Matching a vintage stain
Also, some new pieces I made have some lighter and some darker wood. The lighter wood gets a little blotchy like regular pine would, where the darker heartwood is fine. What can I do to avoid this?
I have to guess at the color from your description, but perhaps a coat of "natural," i.e., unpigmented stain, followed by a coat or two of garnet shellac would produce a suitable match. You can always match your own stains by purchasing a few key woodtone colors of Japan Color, and mixing these in your favorite "natural" base.
With regards to the blotchy sapwood, cut it off first before using the lumber! Or, at this point, consider the use of a sealer coat of shellac or lacquer, sanded back before staining. Sometimes the sapwood will be a little punky, or was just beginning to break down, and thus will absorb stain much more readily.
The color that I am matching is very close to what most call "Early American." Not too dark, not too light.
Douglas fir is sort of like cherry with color variation. You can't just "cut off" the light stuff. It is generally cut so that one face is darker than the other, but some pieces will be a blend of both. If I use any type of sealer, or a seal coat, I am afraid I will never be able to get the color dark enough.
I should also mention that I am looking to do all of the wood (door frames/jambs, baseboards, crown mouldings, etc.) in the entire house. So I'm looking for a procedure that is sort of time-sensitive. I'm not looking to hand rub everything, in other words.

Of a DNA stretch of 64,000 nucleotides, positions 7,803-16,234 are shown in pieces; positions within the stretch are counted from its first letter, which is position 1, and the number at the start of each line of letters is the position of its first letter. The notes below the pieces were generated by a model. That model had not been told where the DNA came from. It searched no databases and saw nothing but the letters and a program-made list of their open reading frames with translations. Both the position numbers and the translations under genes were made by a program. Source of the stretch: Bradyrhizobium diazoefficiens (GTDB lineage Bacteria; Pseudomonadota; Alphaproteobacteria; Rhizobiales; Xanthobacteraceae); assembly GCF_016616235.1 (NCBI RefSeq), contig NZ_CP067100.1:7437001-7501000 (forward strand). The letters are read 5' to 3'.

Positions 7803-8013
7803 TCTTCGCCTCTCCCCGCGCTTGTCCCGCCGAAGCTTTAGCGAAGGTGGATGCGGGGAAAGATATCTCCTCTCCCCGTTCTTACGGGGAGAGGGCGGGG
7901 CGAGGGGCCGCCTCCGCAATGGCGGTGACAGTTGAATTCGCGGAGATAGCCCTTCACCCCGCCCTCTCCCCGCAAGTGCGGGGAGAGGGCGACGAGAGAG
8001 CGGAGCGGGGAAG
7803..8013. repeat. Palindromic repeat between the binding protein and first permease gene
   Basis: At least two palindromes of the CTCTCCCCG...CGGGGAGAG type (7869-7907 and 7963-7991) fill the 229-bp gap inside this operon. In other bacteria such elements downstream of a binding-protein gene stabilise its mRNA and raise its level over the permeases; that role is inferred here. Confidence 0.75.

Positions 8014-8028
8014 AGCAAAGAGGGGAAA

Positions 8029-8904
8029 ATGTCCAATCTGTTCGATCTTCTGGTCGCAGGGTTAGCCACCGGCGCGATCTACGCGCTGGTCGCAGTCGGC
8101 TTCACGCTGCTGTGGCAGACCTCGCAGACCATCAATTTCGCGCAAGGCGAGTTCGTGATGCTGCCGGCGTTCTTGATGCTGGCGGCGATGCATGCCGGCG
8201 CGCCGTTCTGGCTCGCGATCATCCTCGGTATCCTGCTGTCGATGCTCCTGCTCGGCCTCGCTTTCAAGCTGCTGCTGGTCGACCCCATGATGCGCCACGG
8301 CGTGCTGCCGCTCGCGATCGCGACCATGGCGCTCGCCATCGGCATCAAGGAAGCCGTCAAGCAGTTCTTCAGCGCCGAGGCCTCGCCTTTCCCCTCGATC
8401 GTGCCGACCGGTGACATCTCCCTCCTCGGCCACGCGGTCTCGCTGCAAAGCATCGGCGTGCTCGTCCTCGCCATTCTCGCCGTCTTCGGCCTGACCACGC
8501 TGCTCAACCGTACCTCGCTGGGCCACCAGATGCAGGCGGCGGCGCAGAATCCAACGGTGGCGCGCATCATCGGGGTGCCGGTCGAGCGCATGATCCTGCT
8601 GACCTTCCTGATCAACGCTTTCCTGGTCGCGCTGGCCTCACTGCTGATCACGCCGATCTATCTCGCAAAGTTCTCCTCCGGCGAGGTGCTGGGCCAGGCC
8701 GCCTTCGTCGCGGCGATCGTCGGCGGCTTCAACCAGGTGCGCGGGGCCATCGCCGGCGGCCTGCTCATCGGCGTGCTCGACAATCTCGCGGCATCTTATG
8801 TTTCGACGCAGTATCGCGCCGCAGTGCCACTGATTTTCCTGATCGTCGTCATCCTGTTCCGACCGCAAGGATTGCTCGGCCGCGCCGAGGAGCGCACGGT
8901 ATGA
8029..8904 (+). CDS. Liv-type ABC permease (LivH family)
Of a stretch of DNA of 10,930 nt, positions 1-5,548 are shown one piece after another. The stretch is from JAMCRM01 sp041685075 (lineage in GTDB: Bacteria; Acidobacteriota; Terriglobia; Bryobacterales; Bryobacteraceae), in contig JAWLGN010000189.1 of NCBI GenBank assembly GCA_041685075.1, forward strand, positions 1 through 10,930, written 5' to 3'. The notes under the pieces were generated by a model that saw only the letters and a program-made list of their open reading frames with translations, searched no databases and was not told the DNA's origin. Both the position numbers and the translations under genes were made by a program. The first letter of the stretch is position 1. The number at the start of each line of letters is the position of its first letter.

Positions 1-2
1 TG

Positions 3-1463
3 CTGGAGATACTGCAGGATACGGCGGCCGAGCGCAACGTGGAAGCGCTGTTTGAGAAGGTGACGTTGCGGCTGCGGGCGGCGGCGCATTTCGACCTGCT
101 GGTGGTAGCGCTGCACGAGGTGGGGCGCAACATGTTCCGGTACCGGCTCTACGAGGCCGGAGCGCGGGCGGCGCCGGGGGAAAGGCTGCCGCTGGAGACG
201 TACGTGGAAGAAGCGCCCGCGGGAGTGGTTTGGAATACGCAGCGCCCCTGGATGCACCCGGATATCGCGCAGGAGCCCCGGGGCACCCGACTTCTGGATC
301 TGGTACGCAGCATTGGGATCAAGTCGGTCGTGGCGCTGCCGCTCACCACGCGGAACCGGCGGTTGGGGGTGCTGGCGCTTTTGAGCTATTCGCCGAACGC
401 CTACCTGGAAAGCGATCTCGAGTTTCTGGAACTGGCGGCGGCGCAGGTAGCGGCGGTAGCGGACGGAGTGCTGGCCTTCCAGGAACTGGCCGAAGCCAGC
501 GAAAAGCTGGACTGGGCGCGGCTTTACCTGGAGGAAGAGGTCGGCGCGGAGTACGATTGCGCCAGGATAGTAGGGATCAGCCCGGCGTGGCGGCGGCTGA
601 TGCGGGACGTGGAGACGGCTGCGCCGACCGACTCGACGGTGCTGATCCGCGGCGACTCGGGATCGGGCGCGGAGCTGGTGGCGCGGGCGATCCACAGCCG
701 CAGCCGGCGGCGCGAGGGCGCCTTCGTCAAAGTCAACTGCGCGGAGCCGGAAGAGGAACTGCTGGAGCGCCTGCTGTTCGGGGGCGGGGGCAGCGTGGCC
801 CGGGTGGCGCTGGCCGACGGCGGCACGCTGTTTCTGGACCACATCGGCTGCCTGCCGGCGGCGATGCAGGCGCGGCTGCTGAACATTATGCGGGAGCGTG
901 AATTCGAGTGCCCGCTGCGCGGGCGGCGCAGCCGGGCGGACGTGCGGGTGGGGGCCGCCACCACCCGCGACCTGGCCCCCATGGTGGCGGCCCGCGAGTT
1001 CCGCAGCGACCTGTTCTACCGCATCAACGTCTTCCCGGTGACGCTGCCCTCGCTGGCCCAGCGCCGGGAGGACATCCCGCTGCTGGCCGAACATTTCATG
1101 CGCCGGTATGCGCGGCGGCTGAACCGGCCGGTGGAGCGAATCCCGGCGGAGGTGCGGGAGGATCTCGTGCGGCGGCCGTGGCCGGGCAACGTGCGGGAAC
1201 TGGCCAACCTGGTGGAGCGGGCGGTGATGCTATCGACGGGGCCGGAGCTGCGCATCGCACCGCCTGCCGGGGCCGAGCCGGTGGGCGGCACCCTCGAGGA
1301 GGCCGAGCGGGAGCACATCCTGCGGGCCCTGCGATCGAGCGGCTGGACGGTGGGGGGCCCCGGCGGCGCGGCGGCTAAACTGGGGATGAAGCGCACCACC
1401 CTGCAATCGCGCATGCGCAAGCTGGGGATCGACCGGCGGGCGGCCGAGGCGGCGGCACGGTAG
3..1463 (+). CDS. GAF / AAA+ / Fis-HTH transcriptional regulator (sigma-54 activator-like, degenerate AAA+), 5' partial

I do have a garage that I am taking down that is built almost completely out of the same fir, from the same vintage. So I have plenty of new material to work with where needed. That's what I'm trying to match to the color of the original.
Use an NGR dye stain, toner, washcoat, then wipe stain. You may not have to have a toner but the NGR will definitely give you more depth.
Since what you are matching was finished in the early 1900s you are also seeing some yellowing and age in the finish which also adds depth. Tinting your lacquer will help; you probably need to add just a little yellow to it. When you break your color down to using more steps you will get more depth and a uniform color, and won't have that light, dark, and splotchy stuff to deal with.
Also, what grit are you finish sanding to? The finish process starts with your white wood sanding. I wouldn't sand smoother than a 180 grit.
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